1n 1995, Mumia Abu-Jamal, was only 10 days away from execution when massive worldwide protest forced the government to grant a temporary stay of execution. In 1982, Abu-Jamal was convicted of the 1981 shooting death of white police officer Daniel Faulkner in a trial many human rights activists called a sham. Abu-Jamal was sentenced to death for the crime.
Today, he awaits one last decision by the Pennsylvania Supreme Court. If they decide against him, a death warrant will be signed. After this, his case will go to federal court. In today’s climate of rushing to the death penalty, no one can predict how quickly and on what terms his case will be decided.
If you’re a long time listener to Democracy Now!, you may remember in February 1997, Democracy Now! broadcast 13 commentaries by Mumia Abu-Jamal. Democracy Now! worked with the Prison Radio Project who sent a reporter into the prison where Abu-Jamal was incarcerated, SCI Greene. The PRP recorded Abu-Jamal, albeit handcuffed and separated by a plastic barrier. Just before we went to air with the first commentary, the 12 radio stations that air Democracy Now! in Pennsylvania pulled our program and ended their contract with Pacifica Radio.
All the 12 stations that blanket the state are owned by Temple University, who said it was inappropriate to air the voice of Mumia Abu-Jamal. The administration got more than a thousand calls, letters, and e-mails; protests were held outside the university and within, but Temple refused to bend.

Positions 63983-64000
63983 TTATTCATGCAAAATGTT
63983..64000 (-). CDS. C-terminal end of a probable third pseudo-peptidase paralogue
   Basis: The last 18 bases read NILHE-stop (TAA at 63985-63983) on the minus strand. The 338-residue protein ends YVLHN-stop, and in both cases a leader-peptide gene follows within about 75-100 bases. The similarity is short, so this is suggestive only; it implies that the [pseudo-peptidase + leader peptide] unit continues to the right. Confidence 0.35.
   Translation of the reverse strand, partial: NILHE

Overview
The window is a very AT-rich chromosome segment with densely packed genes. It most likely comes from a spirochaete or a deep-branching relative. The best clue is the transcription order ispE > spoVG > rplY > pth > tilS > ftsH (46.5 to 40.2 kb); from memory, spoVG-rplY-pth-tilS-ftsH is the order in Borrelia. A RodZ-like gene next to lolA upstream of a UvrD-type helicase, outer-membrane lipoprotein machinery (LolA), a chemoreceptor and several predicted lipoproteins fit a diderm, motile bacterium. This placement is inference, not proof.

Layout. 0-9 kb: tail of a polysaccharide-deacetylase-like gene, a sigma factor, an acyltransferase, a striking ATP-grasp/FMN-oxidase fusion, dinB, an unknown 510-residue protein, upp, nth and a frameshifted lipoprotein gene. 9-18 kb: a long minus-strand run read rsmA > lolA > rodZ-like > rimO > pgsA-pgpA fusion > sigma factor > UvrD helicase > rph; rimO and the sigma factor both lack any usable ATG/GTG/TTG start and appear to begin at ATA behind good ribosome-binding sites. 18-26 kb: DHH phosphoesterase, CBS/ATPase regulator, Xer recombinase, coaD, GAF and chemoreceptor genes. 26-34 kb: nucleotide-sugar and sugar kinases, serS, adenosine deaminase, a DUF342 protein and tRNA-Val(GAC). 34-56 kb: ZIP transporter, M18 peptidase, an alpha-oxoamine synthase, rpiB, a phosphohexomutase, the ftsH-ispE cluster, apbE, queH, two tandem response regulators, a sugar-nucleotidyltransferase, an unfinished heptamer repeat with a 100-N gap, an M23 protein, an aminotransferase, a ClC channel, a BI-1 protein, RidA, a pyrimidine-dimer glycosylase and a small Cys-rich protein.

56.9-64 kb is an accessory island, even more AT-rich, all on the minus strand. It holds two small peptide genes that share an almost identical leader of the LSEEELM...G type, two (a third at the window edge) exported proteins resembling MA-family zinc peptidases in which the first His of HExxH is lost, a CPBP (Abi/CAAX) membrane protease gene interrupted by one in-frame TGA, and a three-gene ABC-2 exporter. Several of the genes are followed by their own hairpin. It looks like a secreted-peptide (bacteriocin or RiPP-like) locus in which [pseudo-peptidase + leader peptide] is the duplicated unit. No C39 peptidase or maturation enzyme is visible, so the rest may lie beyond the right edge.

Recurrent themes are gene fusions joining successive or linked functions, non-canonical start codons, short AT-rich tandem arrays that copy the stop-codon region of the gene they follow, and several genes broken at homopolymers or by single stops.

Mainstream organizations, like the Society of Professional Journalists, stood by Democracy Now!, saying too few journalistic organizations are standing up to pressure as authorities around the country cut off access to prisons and prisoners’ voices. Despite losing those 12 stations, Democracy Now! decided it had to stand-up for freedom of the press as well as for academic freedom, since Temple University is one of the few academic institutions in the country that owns a series of radio stations.
The Pennsylvania Fraternal Order of Police, of course, had been fiercely opposed to the airing of the commentaries. This opposition had factored in strongly the year before, when National Public Radio pulled Abu-Jamal’s commentaries a day before they were to air. Abu-Jamal is suing NPR, thus the name of our series, "All Things Censored," in which we bring you a commentary written by Mumia Abu Jamal on the first Monday of every month. Last month, the commentary was read by Irish activist Bernadette Devlin McAliskey. Today’s is read by the prominent Latino poet and American Book Award winner Martin Espada.
- Mumia Abu-Jamal Commentary "Sense and Censory" Read By Martin Espada. Martin Espada, is a professor at the University of Massachusetts, Amherst. A Puerto Rican poet, who has been called the premier Latino poet of his generation, he won the American Book award for Poetry. Espada was a regular commentator on National Public Radio’s program "All Things Considered," until he submitted a poem about Mumia Abu-Jamal. His poem was refused for being too political, and he was never asked to contribute to the program again.
- If Mumia Dies: The New Afrikan Riots.
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